Even for the most patient and emotionally available parents among us, there are days that go haywire. What we do as parents when things don’t go our way is a key factor in predicting child behaviour.

Children look up to parents not just as authority figures, but also models to teach them how to respond to the world around them. 

When things go wrong, do we stay calm? Do we address issues constructively or back away from dealing with conflict altogether?

Do we model timeless values such as kindness, honesty and self-control? If your child sees you saying one thing, and doing another, they are going to do what you did, and not what you said.

Back to the frenzy about packing our kids’ lives with classes. Since much of the responsibility of raising well-socialised and dependable children falls squarely on parents’ shoulders, why bother entrusting this crucial task to a vendor? 

Are we paying for a quick fix, instead of getting our hands dirty in actively guiding and teaching our young?

Wouldn’t it be ironic if by signing them up for such classes, you actually send them the message that climbing to the top is of paramount importance, regardless of the cost (and I’m not just referring to the monetary aspect here).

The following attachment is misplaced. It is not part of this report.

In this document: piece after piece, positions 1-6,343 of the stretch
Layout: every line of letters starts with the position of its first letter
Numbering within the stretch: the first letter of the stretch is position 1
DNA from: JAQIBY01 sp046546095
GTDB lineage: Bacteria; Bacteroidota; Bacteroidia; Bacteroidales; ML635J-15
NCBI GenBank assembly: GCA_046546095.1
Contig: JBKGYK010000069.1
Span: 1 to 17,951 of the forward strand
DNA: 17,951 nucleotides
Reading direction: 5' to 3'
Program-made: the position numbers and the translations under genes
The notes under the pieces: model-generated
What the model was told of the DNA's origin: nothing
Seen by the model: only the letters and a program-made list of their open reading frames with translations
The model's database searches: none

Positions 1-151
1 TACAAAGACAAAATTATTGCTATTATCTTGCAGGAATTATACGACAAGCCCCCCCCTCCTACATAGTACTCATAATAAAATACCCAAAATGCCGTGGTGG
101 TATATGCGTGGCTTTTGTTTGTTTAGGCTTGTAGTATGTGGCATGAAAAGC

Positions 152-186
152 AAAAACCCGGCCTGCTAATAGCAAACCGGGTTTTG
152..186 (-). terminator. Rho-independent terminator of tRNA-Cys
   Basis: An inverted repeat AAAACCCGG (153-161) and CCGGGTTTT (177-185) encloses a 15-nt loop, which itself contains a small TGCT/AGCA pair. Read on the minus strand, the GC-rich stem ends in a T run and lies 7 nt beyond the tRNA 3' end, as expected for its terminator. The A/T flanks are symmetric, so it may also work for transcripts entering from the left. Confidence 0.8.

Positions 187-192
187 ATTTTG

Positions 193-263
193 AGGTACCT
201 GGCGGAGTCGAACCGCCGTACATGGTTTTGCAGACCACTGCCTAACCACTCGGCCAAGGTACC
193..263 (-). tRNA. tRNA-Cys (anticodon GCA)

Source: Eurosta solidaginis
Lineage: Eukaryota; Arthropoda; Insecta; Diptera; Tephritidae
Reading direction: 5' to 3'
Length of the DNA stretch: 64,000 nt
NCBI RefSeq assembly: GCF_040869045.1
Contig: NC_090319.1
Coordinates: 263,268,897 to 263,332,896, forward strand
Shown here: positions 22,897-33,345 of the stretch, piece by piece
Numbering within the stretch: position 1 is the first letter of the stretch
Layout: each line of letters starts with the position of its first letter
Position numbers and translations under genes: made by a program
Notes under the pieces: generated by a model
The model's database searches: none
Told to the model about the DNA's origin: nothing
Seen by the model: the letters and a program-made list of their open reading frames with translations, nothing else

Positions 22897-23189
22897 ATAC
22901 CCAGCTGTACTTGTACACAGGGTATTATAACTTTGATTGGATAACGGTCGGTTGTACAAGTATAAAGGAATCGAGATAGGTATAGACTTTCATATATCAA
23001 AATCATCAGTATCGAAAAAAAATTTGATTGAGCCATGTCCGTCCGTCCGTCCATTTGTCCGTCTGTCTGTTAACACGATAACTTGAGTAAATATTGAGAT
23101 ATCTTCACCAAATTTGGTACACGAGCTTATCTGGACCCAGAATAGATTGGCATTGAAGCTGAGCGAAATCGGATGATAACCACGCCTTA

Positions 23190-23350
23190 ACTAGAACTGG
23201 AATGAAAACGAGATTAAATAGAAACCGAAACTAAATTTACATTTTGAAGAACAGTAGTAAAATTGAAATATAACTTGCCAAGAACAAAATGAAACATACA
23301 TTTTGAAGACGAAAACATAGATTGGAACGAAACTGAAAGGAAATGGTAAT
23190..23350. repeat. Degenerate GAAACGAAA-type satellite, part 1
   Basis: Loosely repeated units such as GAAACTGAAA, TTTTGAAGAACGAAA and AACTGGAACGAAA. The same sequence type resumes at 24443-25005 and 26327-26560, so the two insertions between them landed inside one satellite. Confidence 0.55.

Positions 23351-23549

Impeccable manners and charm seem like excellent qualities to inculcate in a child, so it can be tempting to dish out some money to achieve this outcome, but is there a flipside to emphasising these qualities at an early age?

In his book The Hurried Child, David Elkind expounds on the importance of spontaneous play for children in fostering interpersonal and social smarts. He advises parents to allow their children to be children, and not leapfrog the childhood phase altogether.

By around three years of age, children begin to take turns during play, mimic adult behaviour, and may even show concern for a friend in distress. Most of the time, they will pick these social skills up naturally through everyday interactions with other children at the playground and at school.

Play dates are an excellent and low-cost way to develop these skills; kids learn to converse with their friends, share, negotiate, manage conflict, and make decisions both independently and as a group. 

Children at an MOE kindergarten in Punggol View. (Photo: MCI)

So is reading a book and using it to facilitate discussions about the storybook characters, exploring what each feels, and asking the child what they would have done in the protagonist’s shoes. Such discussions help to open a child’s mind to the perspectives of others, and connect the dots between feelings and actions.